Monday, April 18, 2011

Europe (And you thought we had problems)

If you are wondering why the US dollar (and debt) was up the day the S&P downgraded the outlook on US debt, all you have to do is look at Europe. Greece Default Drive Risks Reviving Contagion as Bonds Plunge - Businessweek

Having bailed out Greece and Ireland and Portugal, the European bankers and policy wonks ensured everyone that Spain was in good shape.

Except for the fact that Greece probably can't pay for its debt even after the bailout, and may need to "restructure." That is European-policy-wonk-speak for "declaring bankruptcy."
Speculation by German officials that Greece may run out of alternatives to restructuring underscores their reluctance to spend more on bailouts
Germany, with the one economy in Europe that manages to pay its own way, has been "forced" to pay the bulk of the bailouts.

Spain's finances apparently wouldn't survive a Greek default.
The euro had its steepest decline in almost four months yesterday and Greek and Portuguese bonds tumbled, sending risk premiums to euro-era records as default speculation mounted. Otto Fricke, the parliamentary budget spokesman for Chancellor Angela Merkel’s Free Democratic Party coalition ally, said in an interview yesterday Greece may not make it through the summer.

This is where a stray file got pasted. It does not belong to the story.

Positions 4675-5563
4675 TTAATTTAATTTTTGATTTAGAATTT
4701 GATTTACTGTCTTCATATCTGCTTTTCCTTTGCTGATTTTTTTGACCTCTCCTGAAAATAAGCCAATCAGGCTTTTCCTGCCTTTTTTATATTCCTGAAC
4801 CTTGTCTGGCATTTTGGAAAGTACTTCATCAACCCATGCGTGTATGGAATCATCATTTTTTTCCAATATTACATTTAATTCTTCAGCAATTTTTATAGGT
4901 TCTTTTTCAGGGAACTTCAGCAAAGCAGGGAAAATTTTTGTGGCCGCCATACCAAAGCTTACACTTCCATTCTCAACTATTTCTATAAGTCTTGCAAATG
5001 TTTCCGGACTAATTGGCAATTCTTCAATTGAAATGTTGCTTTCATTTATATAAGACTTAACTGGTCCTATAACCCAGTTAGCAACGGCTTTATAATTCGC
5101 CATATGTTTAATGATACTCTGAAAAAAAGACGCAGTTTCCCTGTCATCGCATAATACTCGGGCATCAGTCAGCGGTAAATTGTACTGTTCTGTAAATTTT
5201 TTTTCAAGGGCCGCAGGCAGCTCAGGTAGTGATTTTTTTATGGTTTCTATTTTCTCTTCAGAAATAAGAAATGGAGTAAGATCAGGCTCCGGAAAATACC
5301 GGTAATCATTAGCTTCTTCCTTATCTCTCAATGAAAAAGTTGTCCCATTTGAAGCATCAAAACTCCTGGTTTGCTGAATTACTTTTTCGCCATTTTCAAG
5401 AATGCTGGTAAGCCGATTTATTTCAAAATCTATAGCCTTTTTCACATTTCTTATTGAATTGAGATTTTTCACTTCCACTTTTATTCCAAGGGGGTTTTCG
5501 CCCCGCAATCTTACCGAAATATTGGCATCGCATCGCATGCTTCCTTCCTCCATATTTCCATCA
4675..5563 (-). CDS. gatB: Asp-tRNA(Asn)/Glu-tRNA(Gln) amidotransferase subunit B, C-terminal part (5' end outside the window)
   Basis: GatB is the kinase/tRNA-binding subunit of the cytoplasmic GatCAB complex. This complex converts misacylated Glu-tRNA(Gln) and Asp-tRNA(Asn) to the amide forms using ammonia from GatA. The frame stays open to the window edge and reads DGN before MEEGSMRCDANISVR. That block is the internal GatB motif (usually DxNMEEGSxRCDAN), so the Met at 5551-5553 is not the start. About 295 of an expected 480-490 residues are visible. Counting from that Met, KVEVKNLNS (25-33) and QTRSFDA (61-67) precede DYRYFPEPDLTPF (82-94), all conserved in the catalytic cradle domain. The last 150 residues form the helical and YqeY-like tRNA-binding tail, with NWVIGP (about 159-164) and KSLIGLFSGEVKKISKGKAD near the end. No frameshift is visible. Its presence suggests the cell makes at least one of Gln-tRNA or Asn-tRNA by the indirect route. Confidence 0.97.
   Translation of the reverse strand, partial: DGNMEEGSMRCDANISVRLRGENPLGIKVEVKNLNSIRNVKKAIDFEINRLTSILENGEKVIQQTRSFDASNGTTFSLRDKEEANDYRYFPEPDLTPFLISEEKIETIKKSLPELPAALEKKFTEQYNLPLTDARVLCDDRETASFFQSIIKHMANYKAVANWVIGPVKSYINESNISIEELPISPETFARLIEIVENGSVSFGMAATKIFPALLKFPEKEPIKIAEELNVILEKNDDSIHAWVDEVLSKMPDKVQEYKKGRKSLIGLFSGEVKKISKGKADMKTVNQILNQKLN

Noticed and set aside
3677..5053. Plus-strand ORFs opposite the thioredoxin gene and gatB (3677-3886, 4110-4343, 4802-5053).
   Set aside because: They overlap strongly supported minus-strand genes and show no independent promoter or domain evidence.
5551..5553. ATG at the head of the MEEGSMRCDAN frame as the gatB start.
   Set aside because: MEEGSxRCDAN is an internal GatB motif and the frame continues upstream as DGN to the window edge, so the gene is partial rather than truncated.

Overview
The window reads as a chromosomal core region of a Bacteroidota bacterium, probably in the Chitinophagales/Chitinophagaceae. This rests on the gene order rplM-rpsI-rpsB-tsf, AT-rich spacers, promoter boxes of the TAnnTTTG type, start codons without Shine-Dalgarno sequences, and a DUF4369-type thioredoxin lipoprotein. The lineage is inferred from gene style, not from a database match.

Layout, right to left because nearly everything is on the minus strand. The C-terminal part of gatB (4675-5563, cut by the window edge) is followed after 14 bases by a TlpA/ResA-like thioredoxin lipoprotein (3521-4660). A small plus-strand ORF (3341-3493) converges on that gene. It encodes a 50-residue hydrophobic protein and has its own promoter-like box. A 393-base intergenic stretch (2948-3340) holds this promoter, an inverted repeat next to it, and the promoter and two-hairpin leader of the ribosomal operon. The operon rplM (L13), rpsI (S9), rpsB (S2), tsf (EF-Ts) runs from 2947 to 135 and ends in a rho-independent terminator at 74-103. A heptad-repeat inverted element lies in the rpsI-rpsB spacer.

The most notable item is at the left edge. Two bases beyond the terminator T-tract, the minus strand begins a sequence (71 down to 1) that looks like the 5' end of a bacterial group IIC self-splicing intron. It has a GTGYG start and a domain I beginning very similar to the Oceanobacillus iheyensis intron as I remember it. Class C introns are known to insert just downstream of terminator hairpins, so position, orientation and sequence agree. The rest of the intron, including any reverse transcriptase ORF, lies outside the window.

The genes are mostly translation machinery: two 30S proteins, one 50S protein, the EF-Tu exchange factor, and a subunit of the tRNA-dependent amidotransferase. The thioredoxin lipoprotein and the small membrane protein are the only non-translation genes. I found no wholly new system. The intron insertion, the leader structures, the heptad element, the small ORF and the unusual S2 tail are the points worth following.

Together with a few other things, you have to wonder if Europe is going to be able to hang together.

France stops Italian train carrying Tunisian migrants - latimes.com
French authorities barred an Italian train loaded with Tunisian migrants and European activists from entering its territory, angering Italian officials who on Monday formally protested what they saw as un-European behavior.

"I realize that every country has its own domestic policy concerns, but the EU requires open borders, and if we start to put up walls the union will go nowhere," Italian Foreign Minister Franco Frattini said.
Maybe that is the point.

1 comment:

Rich said...

"I realize that every country has its own domestic policy concerns, but the EU requires open borders, and if we start to put up walls the union will go nowhere," Italian Foreign Minister Franco Frattini said.

Actually not going anywhere is probably the best idea in a long time.